Visual Arts and Design Exhibition 2018


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On the evening of the 29th of August, the Visual Arts, Design, and Photography students displayed their phenomenal works in Rustenburg’s annual art exhibition in the Thompson Hall. The exhibition is a chance for the girls to present their achievements to their parents and peers and take pride in the outcome of their many hours of hard work. Every year, the works seem more and more noteworthy, with a tremendous amount of time, effort and thought having gone into each and every artwork.

Snacks and drinks, as well as a photo from the new, highly popular photo-booth, were enjoyed just outside the exhibition hall. The guest speaker, Julia Kabat, who matriculated from Rustenburg Girls in 2011, shared her personal story as an artist. Julia studied at the Michaelis School of Fine Art, ultimately majoring in sculpture and screen printing.

Art is sometimes judged as being only about creativity and expression, but, as Julia came to understand after studying at a heavily academic art school such as Michaelis, art also takes immense dedication and discipline.

After graduating from Michaelis, however, Julia realised that to become a full-time artist was not what she truly wanted. She decided to study further to become an art curator. This career played to all her strengths – it involved art and creativity, but also organisation and a strategic eye for the overall effect of the placement of pieces in a museum.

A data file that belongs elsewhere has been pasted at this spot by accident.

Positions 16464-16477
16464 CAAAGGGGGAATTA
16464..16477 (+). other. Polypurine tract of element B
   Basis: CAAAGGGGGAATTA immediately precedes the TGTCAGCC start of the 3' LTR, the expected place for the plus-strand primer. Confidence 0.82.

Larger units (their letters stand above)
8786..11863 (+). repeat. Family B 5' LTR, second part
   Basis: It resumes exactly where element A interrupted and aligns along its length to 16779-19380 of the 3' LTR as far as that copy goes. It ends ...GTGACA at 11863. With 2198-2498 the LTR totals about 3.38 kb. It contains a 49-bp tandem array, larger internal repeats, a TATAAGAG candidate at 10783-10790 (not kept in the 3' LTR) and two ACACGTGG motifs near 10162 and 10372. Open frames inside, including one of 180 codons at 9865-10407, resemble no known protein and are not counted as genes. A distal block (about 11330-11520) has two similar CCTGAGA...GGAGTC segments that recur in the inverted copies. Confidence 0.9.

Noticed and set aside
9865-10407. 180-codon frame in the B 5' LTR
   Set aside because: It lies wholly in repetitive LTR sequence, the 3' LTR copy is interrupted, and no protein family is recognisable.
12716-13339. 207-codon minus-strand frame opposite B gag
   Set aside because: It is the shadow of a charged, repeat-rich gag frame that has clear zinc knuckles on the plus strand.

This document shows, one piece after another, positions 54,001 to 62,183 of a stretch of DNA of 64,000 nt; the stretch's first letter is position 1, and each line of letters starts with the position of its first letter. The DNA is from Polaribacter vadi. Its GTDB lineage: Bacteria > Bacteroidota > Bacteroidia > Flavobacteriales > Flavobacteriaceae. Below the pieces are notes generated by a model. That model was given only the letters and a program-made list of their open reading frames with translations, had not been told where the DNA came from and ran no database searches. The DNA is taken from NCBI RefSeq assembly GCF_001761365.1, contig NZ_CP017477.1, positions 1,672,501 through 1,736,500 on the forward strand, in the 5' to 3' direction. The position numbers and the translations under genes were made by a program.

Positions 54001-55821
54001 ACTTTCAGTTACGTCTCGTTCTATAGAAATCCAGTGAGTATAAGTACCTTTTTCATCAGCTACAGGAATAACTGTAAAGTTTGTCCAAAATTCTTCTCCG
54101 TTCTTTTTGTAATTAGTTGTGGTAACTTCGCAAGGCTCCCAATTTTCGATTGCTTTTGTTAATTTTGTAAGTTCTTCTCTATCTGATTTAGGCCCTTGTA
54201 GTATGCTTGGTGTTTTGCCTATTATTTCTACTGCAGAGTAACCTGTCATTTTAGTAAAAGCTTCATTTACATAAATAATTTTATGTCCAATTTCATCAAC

Julia went on to work as a curator at the Israel Museum of Art. She explained in her presentation the complex logistics of a big exhibition, and how her studies of fine art at Michaelis, as well as her high school design and visual arts knowledge, came in handy. She reflected on her time in high school and of the things she enjoyed most. Her high school experiences at Rustenburg “taught her to think critically and not just accept given truths”. Rustenburg also taught her to work smartly with time, thus preparing her for the creative rigour required in her career. She acknowledged that the creative industry is a highly critical space and therefore does come with a lot of pressure.

One quality that Julia stressed was the ability to play. She also mentioned that everyone has the ability to be a curator these days through social media. She ended off with a hopeful sentiment about our country as a whole: that we continue to grab the world’s attention, but with our creativity, because creativity is limitless.

Article by Nicole Oosthuisen

Photographs by Samira Anwar